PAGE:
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Teachers

Volume 77: debated on Monday 15 April 1985

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asked the Secretary of State for Scotland if he will make a statement on the impact which the present teachers' dispute is having on the education of pupils in Scottish schools.

In the period from 15 January to the beginning of the Easter holidays 5·22 million pupil hours out of a possible total of 125·5 million have been lost in Scotland as a result of the teachers'industrial action. Selective strikes have affected all regions in Scotland but the action has been concentrated on certain schools in the constituencies of Ministers and Conservative MPs. The pupils in these schools have been seriously affected.The teachers' unions' boycott of curricular development work has led to postponement for one year of the introduction of phases 2 and 3 of standard grade, planned to begin August 1985. Also while Standard grade courses in phase 1 which have already started (English, mathematics, science and social and vocational skills) will continue for first examination in1986, Ordinary grade examinations in English, mathematics and arithmetic will also be retained in 1986 as an emergency measure for pupils who in the light of the teachers action cannot fairly be assessed on the basis of standard grade. We expect schools to continue teaching standard grade wherever possible.The 1985 SCE examinations are taking place as planned. The threatened disruption of procedures was countered by the Scottish Examination Board's contingency arrangements; and the Educational Institute of Scotland has advised teachers afterall to co-operate with the holding of practical examinations, and the submission of project work and internally assessed marks. The board cannot make allowance in marking for loss of teaching time resulting from the dispute but it will be taken into account as grounds for appeal, and appeals can be made on the basis of available evidence for A and B band awards as well as simply against failure.I am extremely concerned about the effects of the dispute and I expect education authorities to do everything possibleto limit the damage and inconvenience caused to pupils and their parents. The Scottish Education Department has written to authorities asking for a report on the action being taken, particularly for pupils who are to sit examinations this year and next. We have suggested various steps which could be considered such as opening schools during the holidays and providing financial assistance to enable pupils to receive private tutorial help.In addition, we have asked authorities to take account of such powers as they may have to suspend employees who refuseto work normally, to deduct pay in respect of work not performed and to dismiss employees and offer re-employment under new contracts. Authorities may also wish to consider taking legal action against any of the teachers' unions, on the basisthat the union may be acting unlawfully in causing the authority to breach its statutory duty to provide adequate and efficient school education.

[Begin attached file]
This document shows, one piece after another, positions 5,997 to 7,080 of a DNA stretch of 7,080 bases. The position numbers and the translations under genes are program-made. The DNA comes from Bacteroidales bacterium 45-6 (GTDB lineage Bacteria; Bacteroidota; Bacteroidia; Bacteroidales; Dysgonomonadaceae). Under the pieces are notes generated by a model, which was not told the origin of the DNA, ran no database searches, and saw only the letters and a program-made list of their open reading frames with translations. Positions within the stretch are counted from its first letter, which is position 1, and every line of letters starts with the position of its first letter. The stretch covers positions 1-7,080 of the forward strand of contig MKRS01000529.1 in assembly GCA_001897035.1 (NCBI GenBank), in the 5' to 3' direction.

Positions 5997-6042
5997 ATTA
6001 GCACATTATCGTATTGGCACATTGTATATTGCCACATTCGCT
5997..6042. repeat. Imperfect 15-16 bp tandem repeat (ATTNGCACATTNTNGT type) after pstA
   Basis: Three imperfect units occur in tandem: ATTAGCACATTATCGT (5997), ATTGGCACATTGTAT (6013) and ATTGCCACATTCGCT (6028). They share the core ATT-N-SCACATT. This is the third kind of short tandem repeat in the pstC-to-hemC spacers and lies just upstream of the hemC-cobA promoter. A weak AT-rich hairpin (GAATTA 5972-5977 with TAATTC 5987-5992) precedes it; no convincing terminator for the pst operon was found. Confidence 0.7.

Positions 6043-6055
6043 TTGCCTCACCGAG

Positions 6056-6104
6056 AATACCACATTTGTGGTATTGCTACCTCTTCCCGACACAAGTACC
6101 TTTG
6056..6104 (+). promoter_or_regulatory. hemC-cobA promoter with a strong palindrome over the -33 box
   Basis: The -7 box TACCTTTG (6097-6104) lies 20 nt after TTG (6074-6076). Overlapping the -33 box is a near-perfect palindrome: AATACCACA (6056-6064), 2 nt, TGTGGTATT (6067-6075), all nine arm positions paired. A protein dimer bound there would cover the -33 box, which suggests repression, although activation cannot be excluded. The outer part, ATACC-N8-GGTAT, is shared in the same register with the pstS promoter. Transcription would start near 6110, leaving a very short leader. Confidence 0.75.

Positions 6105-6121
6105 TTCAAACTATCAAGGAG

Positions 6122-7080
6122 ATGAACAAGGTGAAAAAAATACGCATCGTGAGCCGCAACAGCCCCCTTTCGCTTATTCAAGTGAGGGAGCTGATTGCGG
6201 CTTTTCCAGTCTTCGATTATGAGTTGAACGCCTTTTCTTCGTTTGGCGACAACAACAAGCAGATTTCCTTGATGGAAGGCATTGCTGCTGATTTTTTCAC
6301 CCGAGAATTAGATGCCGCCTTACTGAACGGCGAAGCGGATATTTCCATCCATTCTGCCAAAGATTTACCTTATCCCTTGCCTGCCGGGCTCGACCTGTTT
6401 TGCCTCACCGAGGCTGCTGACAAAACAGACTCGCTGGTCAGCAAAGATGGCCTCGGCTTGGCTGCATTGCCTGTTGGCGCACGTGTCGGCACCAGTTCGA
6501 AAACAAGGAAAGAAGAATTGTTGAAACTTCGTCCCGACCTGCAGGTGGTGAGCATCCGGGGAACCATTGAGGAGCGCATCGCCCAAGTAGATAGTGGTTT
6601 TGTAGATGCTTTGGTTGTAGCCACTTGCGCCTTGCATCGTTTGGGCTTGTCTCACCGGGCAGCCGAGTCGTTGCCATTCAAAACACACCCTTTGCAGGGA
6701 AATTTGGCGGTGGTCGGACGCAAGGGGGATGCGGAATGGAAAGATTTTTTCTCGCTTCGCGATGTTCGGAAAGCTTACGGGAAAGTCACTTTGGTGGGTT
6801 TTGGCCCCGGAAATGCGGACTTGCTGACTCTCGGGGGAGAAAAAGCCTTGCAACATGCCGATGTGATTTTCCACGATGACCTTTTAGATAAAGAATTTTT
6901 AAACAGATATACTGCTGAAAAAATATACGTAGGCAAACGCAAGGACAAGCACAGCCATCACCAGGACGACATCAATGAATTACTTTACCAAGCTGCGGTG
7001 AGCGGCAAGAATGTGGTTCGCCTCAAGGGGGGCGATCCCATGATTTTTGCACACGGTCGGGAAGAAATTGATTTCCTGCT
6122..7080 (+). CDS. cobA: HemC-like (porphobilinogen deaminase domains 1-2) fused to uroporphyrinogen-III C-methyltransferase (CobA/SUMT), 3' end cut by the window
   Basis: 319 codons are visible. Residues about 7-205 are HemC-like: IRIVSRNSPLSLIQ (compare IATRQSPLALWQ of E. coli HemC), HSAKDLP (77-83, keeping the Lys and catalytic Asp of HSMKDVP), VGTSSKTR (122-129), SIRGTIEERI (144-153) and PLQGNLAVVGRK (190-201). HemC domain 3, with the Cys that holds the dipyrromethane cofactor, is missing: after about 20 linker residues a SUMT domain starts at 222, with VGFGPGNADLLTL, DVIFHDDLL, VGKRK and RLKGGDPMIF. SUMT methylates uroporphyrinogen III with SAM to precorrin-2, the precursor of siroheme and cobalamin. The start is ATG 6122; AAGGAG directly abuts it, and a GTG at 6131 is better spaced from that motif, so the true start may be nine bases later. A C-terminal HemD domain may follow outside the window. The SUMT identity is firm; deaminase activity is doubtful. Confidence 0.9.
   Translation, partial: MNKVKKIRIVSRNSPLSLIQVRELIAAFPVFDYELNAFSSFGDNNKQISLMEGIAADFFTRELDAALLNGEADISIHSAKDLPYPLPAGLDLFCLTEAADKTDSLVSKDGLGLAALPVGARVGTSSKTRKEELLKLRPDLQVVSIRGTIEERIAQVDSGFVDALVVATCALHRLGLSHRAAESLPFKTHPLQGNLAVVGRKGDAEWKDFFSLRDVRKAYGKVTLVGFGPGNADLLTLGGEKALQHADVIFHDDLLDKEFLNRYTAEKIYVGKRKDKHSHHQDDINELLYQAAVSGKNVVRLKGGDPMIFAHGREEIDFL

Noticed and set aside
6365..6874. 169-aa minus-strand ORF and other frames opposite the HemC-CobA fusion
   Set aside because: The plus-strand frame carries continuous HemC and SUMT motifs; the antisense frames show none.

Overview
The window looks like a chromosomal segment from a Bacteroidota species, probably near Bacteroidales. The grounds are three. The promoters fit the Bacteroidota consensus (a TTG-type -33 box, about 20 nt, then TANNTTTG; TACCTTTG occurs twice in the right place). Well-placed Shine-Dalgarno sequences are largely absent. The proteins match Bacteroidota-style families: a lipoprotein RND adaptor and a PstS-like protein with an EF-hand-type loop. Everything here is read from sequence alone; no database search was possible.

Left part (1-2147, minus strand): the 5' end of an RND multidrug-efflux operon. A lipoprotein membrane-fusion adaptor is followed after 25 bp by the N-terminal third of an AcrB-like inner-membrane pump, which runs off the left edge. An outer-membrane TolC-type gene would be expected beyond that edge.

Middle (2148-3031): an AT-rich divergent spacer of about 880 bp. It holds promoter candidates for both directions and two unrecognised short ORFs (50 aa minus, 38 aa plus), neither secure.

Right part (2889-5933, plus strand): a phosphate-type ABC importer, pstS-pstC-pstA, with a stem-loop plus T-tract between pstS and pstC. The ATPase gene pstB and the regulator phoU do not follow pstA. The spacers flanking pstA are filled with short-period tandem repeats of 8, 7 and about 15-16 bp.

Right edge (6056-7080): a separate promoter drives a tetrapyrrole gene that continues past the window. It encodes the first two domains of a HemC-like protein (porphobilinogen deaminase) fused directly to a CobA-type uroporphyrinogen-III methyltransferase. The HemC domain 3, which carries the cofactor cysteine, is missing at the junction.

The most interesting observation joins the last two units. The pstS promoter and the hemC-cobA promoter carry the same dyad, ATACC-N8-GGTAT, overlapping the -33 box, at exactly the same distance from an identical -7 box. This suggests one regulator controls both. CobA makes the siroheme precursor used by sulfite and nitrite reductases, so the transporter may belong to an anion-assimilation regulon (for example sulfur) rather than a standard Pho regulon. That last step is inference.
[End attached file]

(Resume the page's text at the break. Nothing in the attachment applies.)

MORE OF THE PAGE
asked the Secretary of State for Scotland if he will set up a committee to undertake a complete review of the educational system in Scotland covering pupil education and supervision, teachers' conditions of service and pay structure, teacher grading according to ability and qualifications, shortages of teachers in engineering, maths, science and technological subjects, and other related matters.

I do not consider that this is necessary. The Scottish Education Department, with the relevant statutory and advisory bodies and the education authorities as appropriate, keeps the various aspects of the educational system in Scotland under close review.